Updated: Jan 27
There are numerous live music venues in Chicago. It is home to the House of Blues, the Chicago Theatre, the United Center, and so much more. The city comes alive with music festivals every summer: Lollapalooza, Grant Park Music Festival, Chicago SummerDance, and so on.
While there are excellent venues around the city, these neighborhoods stand out for their vibrant music scenes. From legendary concert halls to intimate stages, you’ll find a show to get excited about in one of Chicago’s top neighborhoods for music lovers.
Music venues abound in this Far North Side neighborhood. All three venues, the Aragon Ballroom, Riviera Theatre, and The Green Mill Cocktail Lounge, are within walking distance of each other. The Aragon Ballroom is a lavishly decorated space with crystal chandeliers. At this Uptown locale, both the music and the visuals are a delight. The Riv began as a movie theater, transitioned to a nightclub, and today showcases performances by a diverse range of musical performers. The Green Mill hosts regular jazz performances that span the spectrum from classic to current jazz.
This community even has its own recording studio for those interested in starting a music career: Uptown Recording.
It's known for wonderful shopping, beautiful Victorian houses, and one of the country's oldest free zoos. But there are other fantastic music venues in Lincoln Park, all within a few blocks of one other around Halsted Street. B.L.U.E.S. and Kingston Mines, sister venues, both host live blues concerts. With two stages, Kingston Mines is the larger of the two venues, with music performed every night, seven days a week. B.L.U.E.S is only open Mondays, Fridays, Saturdays, and Sundays.
If you prefer Caribbean beats, travel a block north to the Wild Hare & Singing Armadillo Frog Sanctuary. Wild Hare has been bringing reggae and world-beat performers from all over the world to Lincoln Park for the past 30 years, earning them a devoted following of regulars. They also serve some delicious Caribbean-inspired cuisine.
Lincoln Hall is a great place to see indie and alternative music. It has served as a cinema theater and an auto garage since its construction in 1912. It is now one of the city's most popular performance venues on the north side. The intimate venue regularly hosts a slew of up-and-coming local talents as well as national touring acts.
Logan Square is a hipster hotspot with dive bars, art galleries, coffee shops, and cocktail lounges that residents appreciate. It's also where you'll discover the cutting edge of the local music scene, with places that don't shy away from showcasing unknown bands and experimental sounds.
Head to Milwaukee Avenue to get a sense of the area. With bar hoppers and concert attendees, the trendy thoroughfare stays bustling long after dark. That's where The Whistler can be found. It's easy to miss — there's no sign, just a front window with rotating art pieces and a long queue of residents waiting for no-cover events every night.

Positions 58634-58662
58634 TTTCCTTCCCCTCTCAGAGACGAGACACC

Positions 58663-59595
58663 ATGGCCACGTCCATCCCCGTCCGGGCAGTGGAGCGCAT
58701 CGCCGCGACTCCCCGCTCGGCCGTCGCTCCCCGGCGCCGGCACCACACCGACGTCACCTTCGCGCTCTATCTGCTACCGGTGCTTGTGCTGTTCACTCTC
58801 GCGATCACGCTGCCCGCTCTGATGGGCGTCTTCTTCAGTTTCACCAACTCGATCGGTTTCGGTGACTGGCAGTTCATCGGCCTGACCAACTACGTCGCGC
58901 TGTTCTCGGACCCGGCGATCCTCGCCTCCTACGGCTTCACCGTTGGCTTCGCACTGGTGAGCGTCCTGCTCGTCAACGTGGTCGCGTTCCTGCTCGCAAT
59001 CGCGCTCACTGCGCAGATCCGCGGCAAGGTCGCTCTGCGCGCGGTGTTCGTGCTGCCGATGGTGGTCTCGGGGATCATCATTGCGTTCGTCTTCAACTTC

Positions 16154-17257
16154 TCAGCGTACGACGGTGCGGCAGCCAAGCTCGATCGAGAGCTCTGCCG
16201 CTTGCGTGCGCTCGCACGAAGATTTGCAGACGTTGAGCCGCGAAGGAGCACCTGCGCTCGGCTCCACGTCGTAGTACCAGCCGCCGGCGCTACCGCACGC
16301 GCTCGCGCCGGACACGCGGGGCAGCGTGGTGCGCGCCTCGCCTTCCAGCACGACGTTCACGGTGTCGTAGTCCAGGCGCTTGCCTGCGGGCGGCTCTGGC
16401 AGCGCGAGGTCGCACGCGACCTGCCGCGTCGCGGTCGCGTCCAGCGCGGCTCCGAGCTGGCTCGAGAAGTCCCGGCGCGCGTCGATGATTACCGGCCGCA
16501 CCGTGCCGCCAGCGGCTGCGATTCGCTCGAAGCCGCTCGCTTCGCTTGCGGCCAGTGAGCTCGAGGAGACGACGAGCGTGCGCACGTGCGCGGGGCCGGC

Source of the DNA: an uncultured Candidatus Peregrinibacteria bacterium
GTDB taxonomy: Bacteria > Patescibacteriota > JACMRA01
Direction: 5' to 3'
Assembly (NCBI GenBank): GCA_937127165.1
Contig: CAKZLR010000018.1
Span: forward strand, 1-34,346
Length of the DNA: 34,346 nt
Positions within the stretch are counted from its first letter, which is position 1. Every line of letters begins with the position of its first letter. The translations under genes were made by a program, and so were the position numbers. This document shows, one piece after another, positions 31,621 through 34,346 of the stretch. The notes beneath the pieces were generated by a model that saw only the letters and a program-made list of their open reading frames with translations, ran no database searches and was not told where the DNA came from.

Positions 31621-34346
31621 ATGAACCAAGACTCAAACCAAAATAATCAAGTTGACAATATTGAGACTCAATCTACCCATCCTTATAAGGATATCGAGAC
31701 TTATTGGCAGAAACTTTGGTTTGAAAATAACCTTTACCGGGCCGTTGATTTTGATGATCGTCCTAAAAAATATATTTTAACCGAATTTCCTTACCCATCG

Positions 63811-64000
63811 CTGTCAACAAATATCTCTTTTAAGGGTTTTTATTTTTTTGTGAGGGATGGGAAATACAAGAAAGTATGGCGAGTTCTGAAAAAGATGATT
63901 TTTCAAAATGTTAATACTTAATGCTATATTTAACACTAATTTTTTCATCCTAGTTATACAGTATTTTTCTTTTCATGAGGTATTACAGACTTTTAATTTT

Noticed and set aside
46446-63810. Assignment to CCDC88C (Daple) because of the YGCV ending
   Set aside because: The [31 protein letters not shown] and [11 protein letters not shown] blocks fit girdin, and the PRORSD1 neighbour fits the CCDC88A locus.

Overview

Head across the street to Cole's Bar if you're looking for a laid-back night in a neighborhood hangout. Grab a drink (and maybe a game of pool) in the front, then head to the cozy back room to listen to cover bands and folk musicians. Admission is always free, no matter who's on stage.
Concord Music Hall is just a few blocks away. The eclectic concert lineup, which includes nationally touring bands as well as up-and-coming acts, brings a young and stylish crowd to this mid-size venue. On any given weekend, a wide range of musical genres, including punk, electronic, indie, hip hop, metal, and everything in between, will take the stage.
Wicker Park, a refuge for artists and musicians, epitomizes the independent attitude. Around the six corners (the neighborhood's core, where North, Milwaukee, and Damen Avenues connect), you'll find music venues where you can see well-known bands or discover some of the newest local talents.
Subterranean on North Avenue is a two-story venue with a modest capacity. Keep an eye out for your favorite bands who may not yet have enough of a following to land one of the city's larger performing places. It also hosts an open-mic hip-hop night in addition to its regular concerts. If open-mic nights are more your style, Davenport's Piano Bar Cabaret is also a good option. This venue hosts open-mic evenings and cabaret performances on a regular basis.
Chop Shop, a one-of-a-kind location, is just a few doors down. Inside a 100-year-old former auto body shop, the industrial-chic building houses a restaurant, bar, butcher shop, and music venue. The concert area features 20-foot ceilings, exposed brick walls, and a cutting-edge sound system, making it an ideal venue for live performances (and maybe grab some house-roasted meats on your way out).
Two hidden jewels on the fringes of Wicker Park are well worth the drive from the heart of the neighborhood. The Hideout is a community pub and venue tucked away on a quiet street within a 100-year-old house. Almost every night of the week, there's live music and events, which often spill out onto the front lawn. And the Empty Bottle is a rarely-empty hole-in-the-wall on Chicago's west side that happens to be a musical institution, hosting a varied concert schedule with a side of grunge.